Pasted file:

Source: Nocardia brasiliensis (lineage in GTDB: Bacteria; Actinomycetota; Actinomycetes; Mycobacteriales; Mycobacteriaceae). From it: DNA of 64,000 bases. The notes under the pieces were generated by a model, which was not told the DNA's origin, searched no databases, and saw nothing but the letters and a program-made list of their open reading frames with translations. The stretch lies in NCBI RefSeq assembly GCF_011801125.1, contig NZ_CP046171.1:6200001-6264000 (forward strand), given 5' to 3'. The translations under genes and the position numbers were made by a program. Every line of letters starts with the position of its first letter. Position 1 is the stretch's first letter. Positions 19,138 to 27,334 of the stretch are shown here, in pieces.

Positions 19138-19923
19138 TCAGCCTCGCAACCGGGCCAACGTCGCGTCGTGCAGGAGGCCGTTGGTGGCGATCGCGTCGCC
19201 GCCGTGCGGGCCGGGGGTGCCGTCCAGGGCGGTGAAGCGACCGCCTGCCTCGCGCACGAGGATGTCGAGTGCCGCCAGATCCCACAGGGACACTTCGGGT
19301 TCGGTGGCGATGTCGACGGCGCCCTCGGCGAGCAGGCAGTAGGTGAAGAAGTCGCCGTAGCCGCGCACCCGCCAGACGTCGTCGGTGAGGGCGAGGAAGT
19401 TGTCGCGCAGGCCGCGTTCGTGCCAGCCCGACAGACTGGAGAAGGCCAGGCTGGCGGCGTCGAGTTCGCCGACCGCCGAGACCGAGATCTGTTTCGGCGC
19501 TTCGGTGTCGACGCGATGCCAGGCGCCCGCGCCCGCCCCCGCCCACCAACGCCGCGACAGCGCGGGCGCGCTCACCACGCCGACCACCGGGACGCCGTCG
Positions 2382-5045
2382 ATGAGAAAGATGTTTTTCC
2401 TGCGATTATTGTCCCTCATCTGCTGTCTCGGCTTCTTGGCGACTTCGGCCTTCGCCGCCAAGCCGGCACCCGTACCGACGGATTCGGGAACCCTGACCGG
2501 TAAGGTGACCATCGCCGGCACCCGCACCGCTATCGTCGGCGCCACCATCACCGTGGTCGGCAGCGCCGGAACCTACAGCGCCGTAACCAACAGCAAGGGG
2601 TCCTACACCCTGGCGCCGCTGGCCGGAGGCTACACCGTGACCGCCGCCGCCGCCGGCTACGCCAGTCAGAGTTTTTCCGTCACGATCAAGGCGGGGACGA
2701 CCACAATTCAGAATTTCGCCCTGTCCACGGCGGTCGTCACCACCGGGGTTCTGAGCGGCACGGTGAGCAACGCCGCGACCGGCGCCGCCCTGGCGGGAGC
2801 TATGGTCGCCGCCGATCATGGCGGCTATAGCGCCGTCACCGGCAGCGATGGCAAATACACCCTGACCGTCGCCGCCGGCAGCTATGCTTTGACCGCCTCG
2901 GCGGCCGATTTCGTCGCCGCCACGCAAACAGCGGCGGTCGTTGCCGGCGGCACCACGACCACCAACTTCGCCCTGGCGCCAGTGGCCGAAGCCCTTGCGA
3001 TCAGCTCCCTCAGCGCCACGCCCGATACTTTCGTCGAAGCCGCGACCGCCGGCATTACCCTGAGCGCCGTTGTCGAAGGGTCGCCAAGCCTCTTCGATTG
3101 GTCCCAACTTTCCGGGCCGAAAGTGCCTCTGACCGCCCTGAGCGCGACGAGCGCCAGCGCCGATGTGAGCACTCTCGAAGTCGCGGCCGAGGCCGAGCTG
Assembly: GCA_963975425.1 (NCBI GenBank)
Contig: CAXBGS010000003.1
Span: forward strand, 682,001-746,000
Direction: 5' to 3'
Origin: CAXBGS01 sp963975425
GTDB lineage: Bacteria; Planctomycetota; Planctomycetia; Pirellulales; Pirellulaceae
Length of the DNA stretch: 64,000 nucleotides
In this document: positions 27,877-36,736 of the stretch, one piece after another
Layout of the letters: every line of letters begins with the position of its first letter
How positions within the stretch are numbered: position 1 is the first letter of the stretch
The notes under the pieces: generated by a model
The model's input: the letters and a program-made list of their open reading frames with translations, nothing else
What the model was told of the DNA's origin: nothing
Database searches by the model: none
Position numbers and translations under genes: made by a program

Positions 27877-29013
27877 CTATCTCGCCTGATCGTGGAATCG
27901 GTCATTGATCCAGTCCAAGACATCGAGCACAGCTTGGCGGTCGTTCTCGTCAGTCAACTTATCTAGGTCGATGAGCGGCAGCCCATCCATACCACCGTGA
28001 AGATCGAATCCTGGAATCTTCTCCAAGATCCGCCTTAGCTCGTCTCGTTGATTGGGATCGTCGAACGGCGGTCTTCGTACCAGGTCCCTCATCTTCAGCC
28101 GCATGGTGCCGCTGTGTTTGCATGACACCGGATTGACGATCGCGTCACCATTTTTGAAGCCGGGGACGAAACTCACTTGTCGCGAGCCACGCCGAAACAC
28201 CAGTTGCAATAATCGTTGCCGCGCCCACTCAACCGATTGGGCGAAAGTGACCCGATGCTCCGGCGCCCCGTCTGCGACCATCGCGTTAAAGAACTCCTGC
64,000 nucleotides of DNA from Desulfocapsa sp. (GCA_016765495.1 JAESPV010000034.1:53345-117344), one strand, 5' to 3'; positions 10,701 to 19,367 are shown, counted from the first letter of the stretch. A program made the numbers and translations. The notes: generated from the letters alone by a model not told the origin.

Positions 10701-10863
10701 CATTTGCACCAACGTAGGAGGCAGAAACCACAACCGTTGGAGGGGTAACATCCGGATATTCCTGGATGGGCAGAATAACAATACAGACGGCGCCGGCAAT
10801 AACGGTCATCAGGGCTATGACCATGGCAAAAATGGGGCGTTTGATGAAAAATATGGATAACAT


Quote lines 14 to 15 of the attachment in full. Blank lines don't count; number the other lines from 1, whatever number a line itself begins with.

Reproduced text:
2801 TATGGTCGCCGCCGATCATGGCGGCTATAGCGCCGTCACCGGCAGCGATGGCAAATACACCCTGACCGTCGCCGCCGGCAGCTATGCTTTGACCGCCTCG
2901 GCGGCCGATTTCGTCGCCGCCACGCAAACAGCGGCGGTCGTTGCCGGCGGCACCACGACCACCAACTTCGCCCTGGCGCCAGTGGCCGAAGCCCTTGCGA